Articles

Flow Typing with Constrained Types

Flow-sensitive typing (a.k.a. “Flow Typing”) is definitely getting more popular these days. Ceylon, Kotlin, TypeScript, Racket, Whiley all support flow typing in some form. Then, of course, there’s Facebook Flow and the list goes on!

Recently, I’ve made some fairly major updates to the internals of the Whiley compiler (basically, redesigning the intermediate language). . . . → Read More: Flow Typing with Constrained Types

Iso-Recursive versus Equi-Recursive Types

An important component of the Whiley language is the use of recursive data types.  Whilst these are similar to the algebraic data types found in languages like Haskell, they are also more powerful since Whiley employs a structural type system. So, what does all this mean? Well, let’s look at an example:

define IntList as . . . → Read More: Iso-Recursive versus Equi-Recursive Types

Type Aliasing in Java?

A problem I often encounter in Java is that I want to say “these two things are the same”, but Java won’t let me. Suppose I want to maintain an int[] array which is always sorted in my program. So, whenever I get one of these things, I can rely on it being sorted. Here’s . . . → Read More: Type Aliasing in Java?

The Whiley Automata Library (WYAUTL)

As part of the upcoming v0.3.10 release of Whiley, I’ve invested considerable effort reimplementing the type system.  This was necessary because, whilst my old implementation generally worked, writing larger programs exposed a lot of issues.  The most interesting aspect of this process is the development of a general-purpose library for representing and manipulating tree . . . → Read More: The Whiley Automata Library (WYAUTL)

Simplification vs Minimisation of Types in Whiley

Recently, I’ve been trying to harden up the implementation of Whiley’s type system. The reason for this is fairly straightforward: bugs in the code often prevent me from compiling correct programs!

In thinking about how to restructure the algorithms I’m using, I realised its important to distinguish simplification from minimisation.  I’ve talked about minimisation . . . → Read More: Simplification vs Minimisation of Types in Whiley

A Subtyping Gotcha

An interesting issue with the following piece of code has recently come to my attention:

define Queue as process { [int] items } int Queue::get(): item = this.items[0] this.items = this.items[1..] return item void Queue::put(int item): this.items = this.items + [item] Queue ::Queue(): // following line should be invalid return spawn { items: [] . . . → Read More: A Subtyping Gotcha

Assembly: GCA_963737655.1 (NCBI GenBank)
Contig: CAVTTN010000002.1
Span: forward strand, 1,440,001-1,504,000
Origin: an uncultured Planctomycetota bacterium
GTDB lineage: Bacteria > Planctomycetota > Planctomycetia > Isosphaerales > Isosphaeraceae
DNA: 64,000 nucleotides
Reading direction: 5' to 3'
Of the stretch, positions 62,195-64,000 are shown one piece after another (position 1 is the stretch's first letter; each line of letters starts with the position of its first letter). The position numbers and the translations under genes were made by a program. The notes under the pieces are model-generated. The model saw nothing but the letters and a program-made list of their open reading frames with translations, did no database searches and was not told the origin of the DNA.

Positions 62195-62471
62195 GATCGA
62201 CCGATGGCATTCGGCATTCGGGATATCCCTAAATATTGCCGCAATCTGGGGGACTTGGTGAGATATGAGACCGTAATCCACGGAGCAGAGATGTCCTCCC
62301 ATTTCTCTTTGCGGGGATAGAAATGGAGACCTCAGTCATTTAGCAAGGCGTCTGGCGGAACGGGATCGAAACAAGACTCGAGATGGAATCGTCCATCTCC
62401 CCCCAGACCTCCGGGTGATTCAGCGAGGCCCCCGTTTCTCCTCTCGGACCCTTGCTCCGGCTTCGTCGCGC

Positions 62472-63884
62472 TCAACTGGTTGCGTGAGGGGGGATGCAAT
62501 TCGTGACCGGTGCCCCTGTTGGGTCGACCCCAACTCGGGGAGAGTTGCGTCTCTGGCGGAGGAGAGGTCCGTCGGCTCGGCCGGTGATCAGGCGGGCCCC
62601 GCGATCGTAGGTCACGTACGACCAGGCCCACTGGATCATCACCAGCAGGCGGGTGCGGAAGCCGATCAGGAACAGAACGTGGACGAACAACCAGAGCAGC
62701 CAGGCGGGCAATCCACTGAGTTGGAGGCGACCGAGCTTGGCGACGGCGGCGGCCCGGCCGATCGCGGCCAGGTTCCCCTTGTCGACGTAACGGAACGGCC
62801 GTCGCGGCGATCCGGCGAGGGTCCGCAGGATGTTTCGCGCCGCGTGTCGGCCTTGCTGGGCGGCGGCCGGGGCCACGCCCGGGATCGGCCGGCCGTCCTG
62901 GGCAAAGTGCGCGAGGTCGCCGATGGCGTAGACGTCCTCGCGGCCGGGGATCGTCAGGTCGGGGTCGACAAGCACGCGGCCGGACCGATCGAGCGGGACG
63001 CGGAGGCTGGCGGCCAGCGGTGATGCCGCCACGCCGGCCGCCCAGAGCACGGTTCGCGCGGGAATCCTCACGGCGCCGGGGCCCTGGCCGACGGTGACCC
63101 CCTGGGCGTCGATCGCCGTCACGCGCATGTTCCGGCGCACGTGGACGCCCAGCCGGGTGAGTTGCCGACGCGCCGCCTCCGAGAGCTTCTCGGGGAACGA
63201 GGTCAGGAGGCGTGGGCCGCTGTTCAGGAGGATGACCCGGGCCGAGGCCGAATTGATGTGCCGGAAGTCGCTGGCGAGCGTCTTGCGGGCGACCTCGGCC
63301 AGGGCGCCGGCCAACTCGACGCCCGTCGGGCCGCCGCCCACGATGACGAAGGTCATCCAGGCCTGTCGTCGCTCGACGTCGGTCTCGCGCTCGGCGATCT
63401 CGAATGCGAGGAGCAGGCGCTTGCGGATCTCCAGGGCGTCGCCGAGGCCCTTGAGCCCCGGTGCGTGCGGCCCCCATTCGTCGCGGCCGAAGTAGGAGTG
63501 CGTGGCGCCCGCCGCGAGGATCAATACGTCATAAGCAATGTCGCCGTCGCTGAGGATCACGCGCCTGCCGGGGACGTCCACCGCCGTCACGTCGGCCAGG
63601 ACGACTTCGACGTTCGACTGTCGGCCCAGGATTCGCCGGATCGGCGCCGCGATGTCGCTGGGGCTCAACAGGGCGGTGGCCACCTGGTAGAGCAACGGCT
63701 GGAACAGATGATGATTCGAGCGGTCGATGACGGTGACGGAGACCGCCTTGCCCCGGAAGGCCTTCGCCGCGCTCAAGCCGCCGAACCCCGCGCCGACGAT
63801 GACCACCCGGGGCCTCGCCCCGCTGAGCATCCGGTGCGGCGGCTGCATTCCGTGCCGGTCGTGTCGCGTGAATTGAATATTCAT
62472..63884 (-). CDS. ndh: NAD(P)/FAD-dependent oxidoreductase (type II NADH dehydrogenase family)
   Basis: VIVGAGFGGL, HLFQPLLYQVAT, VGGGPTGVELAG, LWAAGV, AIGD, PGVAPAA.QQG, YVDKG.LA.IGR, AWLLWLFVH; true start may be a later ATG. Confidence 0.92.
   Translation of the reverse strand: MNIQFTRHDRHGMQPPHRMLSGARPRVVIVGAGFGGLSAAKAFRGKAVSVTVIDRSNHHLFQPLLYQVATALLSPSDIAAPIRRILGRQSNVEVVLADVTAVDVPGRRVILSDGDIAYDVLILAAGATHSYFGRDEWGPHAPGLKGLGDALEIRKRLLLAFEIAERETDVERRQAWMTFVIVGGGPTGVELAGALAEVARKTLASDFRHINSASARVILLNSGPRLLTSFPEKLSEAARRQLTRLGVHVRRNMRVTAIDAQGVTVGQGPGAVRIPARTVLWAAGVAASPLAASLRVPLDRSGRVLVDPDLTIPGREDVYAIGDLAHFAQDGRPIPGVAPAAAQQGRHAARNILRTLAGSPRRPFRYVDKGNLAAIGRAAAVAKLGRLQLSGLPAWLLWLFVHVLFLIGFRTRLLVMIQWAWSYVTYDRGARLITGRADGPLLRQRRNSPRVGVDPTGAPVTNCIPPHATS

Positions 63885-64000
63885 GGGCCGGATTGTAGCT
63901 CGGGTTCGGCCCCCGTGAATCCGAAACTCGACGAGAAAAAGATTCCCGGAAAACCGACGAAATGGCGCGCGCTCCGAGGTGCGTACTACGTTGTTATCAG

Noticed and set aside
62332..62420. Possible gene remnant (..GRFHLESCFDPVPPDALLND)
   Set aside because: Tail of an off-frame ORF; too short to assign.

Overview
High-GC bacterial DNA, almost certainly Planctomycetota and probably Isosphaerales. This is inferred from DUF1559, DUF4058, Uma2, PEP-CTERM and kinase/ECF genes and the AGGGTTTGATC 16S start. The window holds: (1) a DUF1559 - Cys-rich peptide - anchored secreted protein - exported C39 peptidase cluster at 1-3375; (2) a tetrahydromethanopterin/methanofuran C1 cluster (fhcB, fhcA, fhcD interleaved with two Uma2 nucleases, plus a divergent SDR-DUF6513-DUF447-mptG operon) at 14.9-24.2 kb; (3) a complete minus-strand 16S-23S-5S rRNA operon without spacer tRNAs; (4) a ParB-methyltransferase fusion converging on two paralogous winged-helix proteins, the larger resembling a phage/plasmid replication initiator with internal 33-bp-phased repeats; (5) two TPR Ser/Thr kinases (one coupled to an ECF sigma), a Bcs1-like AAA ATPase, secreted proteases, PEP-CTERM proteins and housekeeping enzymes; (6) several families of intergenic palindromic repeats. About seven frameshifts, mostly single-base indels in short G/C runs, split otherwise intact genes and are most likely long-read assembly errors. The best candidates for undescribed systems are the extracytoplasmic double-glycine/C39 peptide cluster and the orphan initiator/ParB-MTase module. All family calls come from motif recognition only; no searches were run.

Regular Tree Automata

In my quest to understand the theory of recursive types in more detail, the notion of regular tree languages and [[Tree automaton|Tree Automata]] has cropped up.  These have been used, amongst other things, for describing [[XML schema|XML schemas]].  They are also useful for describing recursive types as well!

A nice example of a regular . . . → Read More: Regular Tree Automata

Implementing Structural Types

Introduction

Over the last few months, I’ve been working on the type system underpinning Whiley.  A key feature is the use of [[Structural type system|structural typing]], rather than [[nominal typing]], and I’ve blogged about this quite a bit already (see [1][2][3][4]).  Over the weekend, I finally found time to work through all my thoughts . . . → Read More: Implementing Structural Types

Minimising Recursive Data Types

Following on from my previous post about structural subtyping with recursive types, a related problem is that of minimising recursive types. Consider this (somewhat artificial) example:

define InnerList as null | { int data, OuterList next } define OuterList as null | { int data, InnerList next } int sum(OuterList list): if list ~= . . . → Read More: Minimising Recursive Data Types

A Problem with Structural Subtyping and Recusive Types

One problem causing me a headache is how to implement [[Structural type system|structural subtyping]] for [[recursive data type|recursive types]] (which I first blogged about here). The following example illustrates the basic idea:

define Link as { int data, LinkedList next } define LinkedList as null | Link LinkedList f(Link list): return list

This is . . . → Read More: A Problem with Structural Subtyping and Recusive Types